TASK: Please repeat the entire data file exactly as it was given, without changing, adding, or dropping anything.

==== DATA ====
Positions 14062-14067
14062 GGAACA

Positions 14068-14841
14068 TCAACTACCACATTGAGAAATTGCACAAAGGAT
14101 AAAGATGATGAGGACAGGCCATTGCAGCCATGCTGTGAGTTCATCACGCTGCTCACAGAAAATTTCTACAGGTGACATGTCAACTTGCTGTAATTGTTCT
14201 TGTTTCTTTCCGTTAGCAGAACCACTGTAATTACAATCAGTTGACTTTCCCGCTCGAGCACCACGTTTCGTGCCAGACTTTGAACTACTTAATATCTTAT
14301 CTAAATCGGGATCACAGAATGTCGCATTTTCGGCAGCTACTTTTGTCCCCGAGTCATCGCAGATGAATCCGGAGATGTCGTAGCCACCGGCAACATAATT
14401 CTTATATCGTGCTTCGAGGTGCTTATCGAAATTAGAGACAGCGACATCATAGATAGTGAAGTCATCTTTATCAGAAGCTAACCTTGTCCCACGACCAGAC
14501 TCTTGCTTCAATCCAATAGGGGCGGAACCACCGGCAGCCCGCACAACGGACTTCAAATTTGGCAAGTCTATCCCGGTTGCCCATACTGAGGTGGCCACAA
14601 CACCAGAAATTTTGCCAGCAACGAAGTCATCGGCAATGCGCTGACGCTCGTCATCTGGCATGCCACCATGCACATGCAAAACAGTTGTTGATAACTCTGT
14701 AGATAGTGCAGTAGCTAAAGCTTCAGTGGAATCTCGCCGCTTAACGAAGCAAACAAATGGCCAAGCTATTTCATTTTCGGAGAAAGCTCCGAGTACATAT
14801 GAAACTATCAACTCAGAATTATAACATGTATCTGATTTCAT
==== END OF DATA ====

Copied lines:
Positions 14062-14067
14062 GGAACA

Positions 14068-14841
14068 TCAACTACCACATTGAGAAATTGCACAAAGGAT
14101 AAAGATGATGAGGACAGGCCATTGCAGCCATGCTGTGAGTTCATCACGCTGCTCACAGAAAATTTCTACAGGTGACATGTCAACTTGCTGTAATTGTTCT
14201 TGTTTCTTTCCGTTAGCAGAACCACTGTAATTACAATCAGTTGACTTTCCCGCTCGAGCACCACGTTTCGTGCCAGACTTTGAACTACTTAATATCTTAT
14301 CTAAATCGGGATCACAGAATGTCGCATTTTCGGCAGCTACTTTTGTCCCCGAGTCATCGCAGATGAATCCGGAGATGTCGTAGCCACCGGCAACATAATT
14401 CTTATATCGTGCTTCGAGGTGCTTATCGAAATTAGAGACAGCGACATCATAGATAGTGAAGTCATCTTTATCAGAAGCTAACCTTGTCCCACGACCAGAC
14501 TCTTGCTTCAATCCAATAGGGGCGGAACCACCGGCAGCCCGCACAACGGACTTCAAATTTGGCAAGTCTATCCCGGTTGCCCATACTGAGGTGGCCACAA
14601 CACCAGAAATTTTGCCAGCAACGAAGTCATCGGCAATGCGCTGACGCTCGTCATCTGGCATGCCACCATGCACATGCAAAACAGTTGTTGATAACTCTGT
14701 AGATAGTGCAGTAGCTAAAGCTTCAGTGGAATCTCGCCGCTTAACGAAGCAAACAAATGGCCAAGCTATTTCATTTTCGGAGAAAGCTCCGAGTACATAT
14801 GAAACTATCAACTCAGAATTATAACATGTATCTGATTTCAT